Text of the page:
Office of the President

Zero Tolerance Policy on Campus Violence and Campus Violence Prevention Program; Supercedes EM 98-009; Superceded by EM 12-025

Executive Memorandum 02-116 November 14, 2002

From: Manuel A. Esteban, President

Subject: Zero Tolerance Policy on Campus Violence and Campus Violence Prevention Program; Supercedes EM 98-009; Superceded by EM 12-025


On the recommendation of the Provost, and with the approval of Cabinet, I approve EM 02-116 for immediate implementation. It supercedes EM 98-009. The EM does not change the campus policy of zero tolerance but changes the implementation of it. The campus violence policy and the Campus Violence Consultation Team will now be under the purview of the University Police.

California State University, Chico is committed to creating and maintaining an environment that is free from violence for all members of the university community. The University has zero tolerance for and prohibits violent acts or threats of violence against any member of the university community or property on university premises. The University has zero tolerance for and prohibits violence or threats of violence occurring off the university premises by an employee or person acting in the capacity of a representative or agent of the University if such violence or threat of violence affects the legitimate interests of the University.

Discipline, Expulsion and Prosecution

The University will work to prevent violence from occurring and will enforce federal and state laws as well as university regulations prohibiting violence and threats of violence.

Violent acts or threats of violence by any university employee or student are subject to disciplinary action up to and including dismissal from employment, expulsion from the University, and civil or criminal prosecution, as appropriate. Disciplinary action shall be conducted in accordance with applicable collective bargaining agreements or other appropriate university policies.

No person who files a complaint, testifies, assists, or participates in any manner in an investigation, proceeding, or hearing, shall be intimidated, threatened, coerced, or discriminated against by any other person within the university community. Such behavior shall be grounds for disciplinary action. In addition, the University Police Department will review any violations of law, and a criminal complaint will be filed with the Butte County District Attorney’s Office. The filing of false and malicious complaints may also be grounds for disciplinary action. Nothing in this policy alters any other reporting obligations established in university policies or in applicable law.

Following fact-finding from the appropriate administrator, University Police shall determine whether a violation of this policy has occurred.

Violence and Threats of Violence Defined

For the purpose of this policy, violence and threats of violence include, but are not limited to,

  • Any act that is physically assaultive
  • Any physical or verbal threat, behavior, or action which is interpreted by a reasonable person to carry the potential to
    • Harm or endanger the safety of others
    • Result in an act of aggression
    • Destroy or damage property

In determining whether conduct constitutes a credible threat or act of violence, the circumstances surrounding the conduct will be considered.


It is the responsibility of every administrator, faculty member, staff member, and student to take any threatening behavior or violent act seriously and report it directly to the University Police or via their supervisor to the University Police. When confronted by an imminent or actual incident of violence, or a threat of possible violence, on campus, call 9-9-1-1 immediately. When appropriate, the Chief of Police shall convene the Campus Violence Consultation Team.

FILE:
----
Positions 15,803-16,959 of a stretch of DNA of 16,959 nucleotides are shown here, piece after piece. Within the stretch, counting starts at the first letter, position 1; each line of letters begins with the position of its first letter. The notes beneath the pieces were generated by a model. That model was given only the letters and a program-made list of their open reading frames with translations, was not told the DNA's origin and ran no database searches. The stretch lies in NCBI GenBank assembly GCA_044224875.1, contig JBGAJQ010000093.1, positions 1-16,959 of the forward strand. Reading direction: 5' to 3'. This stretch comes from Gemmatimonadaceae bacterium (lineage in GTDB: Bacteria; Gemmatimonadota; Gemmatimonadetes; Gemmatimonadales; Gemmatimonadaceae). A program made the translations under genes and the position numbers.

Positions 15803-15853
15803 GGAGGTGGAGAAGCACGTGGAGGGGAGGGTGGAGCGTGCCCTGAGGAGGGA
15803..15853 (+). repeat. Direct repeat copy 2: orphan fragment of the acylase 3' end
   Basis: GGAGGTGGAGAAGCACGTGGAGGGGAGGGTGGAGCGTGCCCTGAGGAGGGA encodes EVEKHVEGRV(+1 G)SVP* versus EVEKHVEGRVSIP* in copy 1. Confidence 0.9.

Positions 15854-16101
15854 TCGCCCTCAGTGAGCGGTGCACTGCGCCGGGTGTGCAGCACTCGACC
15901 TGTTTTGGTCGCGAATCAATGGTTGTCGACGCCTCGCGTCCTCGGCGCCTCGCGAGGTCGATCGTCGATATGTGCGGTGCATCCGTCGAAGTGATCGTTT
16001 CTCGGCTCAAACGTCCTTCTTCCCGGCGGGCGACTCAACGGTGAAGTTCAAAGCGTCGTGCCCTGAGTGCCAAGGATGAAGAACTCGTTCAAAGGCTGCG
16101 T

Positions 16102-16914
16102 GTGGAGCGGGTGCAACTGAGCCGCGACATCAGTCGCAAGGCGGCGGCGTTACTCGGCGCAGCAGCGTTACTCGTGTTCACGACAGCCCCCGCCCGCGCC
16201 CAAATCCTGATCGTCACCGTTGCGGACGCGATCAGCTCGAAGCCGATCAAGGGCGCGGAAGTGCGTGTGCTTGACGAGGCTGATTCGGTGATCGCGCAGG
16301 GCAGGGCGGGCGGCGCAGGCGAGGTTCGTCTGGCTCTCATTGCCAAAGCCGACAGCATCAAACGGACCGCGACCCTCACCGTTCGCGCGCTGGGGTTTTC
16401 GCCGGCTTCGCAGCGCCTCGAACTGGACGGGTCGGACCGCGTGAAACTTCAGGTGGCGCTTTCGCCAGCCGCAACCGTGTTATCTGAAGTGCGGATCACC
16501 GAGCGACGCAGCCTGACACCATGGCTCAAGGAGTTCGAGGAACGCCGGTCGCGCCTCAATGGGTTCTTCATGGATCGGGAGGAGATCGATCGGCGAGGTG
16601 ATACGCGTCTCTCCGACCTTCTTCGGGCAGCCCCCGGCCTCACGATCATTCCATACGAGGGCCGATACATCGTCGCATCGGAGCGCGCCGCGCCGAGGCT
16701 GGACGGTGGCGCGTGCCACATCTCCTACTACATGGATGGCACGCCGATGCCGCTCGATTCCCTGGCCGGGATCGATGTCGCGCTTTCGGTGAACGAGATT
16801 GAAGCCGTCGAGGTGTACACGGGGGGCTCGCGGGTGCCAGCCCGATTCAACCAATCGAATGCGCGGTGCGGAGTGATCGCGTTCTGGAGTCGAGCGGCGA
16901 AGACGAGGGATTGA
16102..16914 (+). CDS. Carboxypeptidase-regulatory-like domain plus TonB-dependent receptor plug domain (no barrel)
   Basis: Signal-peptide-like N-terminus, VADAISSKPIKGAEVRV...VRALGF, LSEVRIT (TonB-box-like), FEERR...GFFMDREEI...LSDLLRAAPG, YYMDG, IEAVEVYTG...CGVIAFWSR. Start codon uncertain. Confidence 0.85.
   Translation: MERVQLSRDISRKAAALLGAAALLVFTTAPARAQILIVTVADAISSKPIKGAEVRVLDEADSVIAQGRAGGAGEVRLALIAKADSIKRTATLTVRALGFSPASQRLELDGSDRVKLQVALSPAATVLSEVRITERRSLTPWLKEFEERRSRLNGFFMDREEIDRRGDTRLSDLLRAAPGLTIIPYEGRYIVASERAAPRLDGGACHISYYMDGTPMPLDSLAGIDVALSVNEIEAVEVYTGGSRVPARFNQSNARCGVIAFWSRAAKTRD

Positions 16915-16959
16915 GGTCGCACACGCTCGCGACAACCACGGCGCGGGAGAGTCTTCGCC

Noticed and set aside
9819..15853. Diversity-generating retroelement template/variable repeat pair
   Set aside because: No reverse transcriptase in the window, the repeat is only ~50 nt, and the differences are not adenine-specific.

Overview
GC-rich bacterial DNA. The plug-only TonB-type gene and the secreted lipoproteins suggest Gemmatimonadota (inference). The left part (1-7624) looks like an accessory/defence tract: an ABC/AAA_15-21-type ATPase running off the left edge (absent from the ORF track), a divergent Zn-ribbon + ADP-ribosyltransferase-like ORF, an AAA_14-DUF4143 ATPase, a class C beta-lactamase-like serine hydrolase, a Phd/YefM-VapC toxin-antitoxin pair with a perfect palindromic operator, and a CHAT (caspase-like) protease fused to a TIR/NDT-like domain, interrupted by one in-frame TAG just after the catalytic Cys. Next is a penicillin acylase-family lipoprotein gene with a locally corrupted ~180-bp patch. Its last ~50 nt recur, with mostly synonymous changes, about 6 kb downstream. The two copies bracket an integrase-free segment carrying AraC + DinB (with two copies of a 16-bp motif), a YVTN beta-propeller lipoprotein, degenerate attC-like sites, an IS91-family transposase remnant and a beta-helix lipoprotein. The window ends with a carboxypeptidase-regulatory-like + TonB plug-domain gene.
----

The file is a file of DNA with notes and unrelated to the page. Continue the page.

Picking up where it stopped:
The Campus Violence Consultation Team is charged with coordinating the university's response to potentially violent situations on the California State University, Chico campus, which involve students, staff, or faculty members collectively, individually, or any combination thereof.


The Campus Violence Consultation Team, coordinated by the Chief of Police, reports directly to the President through the Executive Assistant to the President. Members are

  • Chief of University Police
  • Investigator for University Police
  • Executive Assistant to the President
  • Vice Provost for Human Resources
  • Director of Psychological Counseling
  • Director of Staff Personnel Programs
  • Director of Student Judicial Affairs
  • Others as identified by the core membership (above), on a per-case basis, dependent upon the circumstances and person(s) involved.


The Campus Violence Prevention Program is integral to California State University, Chico’s efforts to maintain a safe working and learning environment.


The Chief of University Police has authority and overall responsibility for implementing the provisions of the Campus Violence Prevention Program. All managers and supervisors are responsible for implementing and maintaining this program in their work areas and for answering employee questions about it.

All faculty, staff, and students are responsible for using safe practice, for following all directives, policies, and procedures, and for assisting in maintaining a safe and secure campus environment. This includes the reporting of security risks and cooperating in any investigation that may result.

Managers and supervisors are responsible for ensuring that their employees are properly informed of the University’s Zero Tolerance Policy on Campus Violence and the Campus Violence Prevention Program.

Further responsibilities of managers and supervisors include

  • Evaluating the performance of employees in complying with the University’s workplace security measures;
  • Recognizing employees who perform work practices that promote a working and learning environment free from violence;
  • Ensuring training or guidance counseling to employees whose performance is deficient in complying with work practices designed to promote a work place free from violence;
  • Taking corrective measures or taking appropriate action against employees who violate the Zero Tolerance Policy on Campus Violence.

Communication and Training